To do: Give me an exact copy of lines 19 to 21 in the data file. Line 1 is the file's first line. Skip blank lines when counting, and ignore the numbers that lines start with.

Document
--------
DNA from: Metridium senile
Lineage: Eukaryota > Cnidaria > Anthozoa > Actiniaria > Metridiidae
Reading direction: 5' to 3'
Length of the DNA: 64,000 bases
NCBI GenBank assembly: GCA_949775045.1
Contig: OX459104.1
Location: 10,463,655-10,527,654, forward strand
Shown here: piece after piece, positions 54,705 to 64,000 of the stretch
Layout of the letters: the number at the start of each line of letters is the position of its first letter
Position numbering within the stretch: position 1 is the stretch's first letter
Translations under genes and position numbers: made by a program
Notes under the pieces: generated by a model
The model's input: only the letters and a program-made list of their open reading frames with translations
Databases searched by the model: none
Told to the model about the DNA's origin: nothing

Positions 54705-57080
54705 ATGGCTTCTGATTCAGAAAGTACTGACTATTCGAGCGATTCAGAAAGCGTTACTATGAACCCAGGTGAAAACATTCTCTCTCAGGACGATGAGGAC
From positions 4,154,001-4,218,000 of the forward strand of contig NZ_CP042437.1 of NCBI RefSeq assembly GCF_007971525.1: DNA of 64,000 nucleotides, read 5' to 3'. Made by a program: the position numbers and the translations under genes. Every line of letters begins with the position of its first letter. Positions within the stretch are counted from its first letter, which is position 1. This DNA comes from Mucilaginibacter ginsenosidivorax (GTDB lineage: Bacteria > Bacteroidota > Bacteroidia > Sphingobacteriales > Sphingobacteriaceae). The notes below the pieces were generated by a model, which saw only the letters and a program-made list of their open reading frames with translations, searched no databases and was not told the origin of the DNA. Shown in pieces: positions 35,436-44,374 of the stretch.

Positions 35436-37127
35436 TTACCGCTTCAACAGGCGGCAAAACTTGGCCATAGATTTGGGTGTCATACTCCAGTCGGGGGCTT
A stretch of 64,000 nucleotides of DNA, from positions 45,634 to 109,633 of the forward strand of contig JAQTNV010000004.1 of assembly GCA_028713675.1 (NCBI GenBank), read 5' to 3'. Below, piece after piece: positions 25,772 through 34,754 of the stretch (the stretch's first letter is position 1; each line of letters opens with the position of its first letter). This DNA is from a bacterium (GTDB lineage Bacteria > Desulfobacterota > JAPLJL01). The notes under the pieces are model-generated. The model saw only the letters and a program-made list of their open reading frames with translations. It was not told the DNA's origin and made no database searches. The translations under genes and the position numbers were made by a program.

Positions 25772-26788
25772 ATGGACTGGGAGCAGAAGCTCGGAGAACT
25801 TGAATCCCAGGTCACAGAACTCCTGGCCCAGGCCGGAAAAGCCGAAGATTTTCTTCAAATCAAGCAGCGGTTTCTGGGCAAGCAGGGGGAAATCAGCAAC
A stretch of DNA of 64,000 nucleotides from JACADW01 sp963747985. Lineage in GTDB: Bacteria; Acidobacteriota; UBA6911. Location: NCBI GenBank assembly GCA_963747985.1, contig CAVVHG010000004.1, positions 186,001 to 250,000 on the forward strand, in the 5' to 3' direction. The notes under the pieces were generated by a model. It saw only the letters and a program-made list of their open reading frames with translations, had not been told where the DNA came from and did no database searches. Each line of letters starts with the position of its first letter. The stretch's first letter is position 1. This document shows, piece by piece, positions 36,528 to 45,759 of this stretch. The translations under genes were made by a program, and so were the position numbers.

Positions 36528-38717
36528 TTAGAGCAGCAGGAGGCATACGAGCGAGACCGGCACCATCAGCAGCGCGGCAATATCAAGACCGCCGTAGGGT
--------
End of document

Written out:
Positions 35436-37127
35436 TTACCGCTTCAACAGGCGGCAAAACTTGGCCATAGATTTGGGTGTCATACTCCAGTCGGGGGCTT
A stretch of 64,000 nucleotides of DNA, from positions 45,634 to 109,633 of the forward strand of contig JAQTNV010000004.1 of assembly GCA_028713675.1 (NCBI GenBank), read 5' to 3'. Below, piece after piece: positions 25,772 through 34,754 of the stretch (the stretch's first letter is position 1; each line of letters opens with the position of its first letter). This DNA is from a bacterium (GTDB lineage Bacteria > Desulfobacterota > JAPLJL01). The notes under the pieces are model-generated. The model saw only the letters and a program-made list of their open reading frames with translations. It was not told the DNA's origin and made no database searches. The translations under genes and the position numbers were made by a program.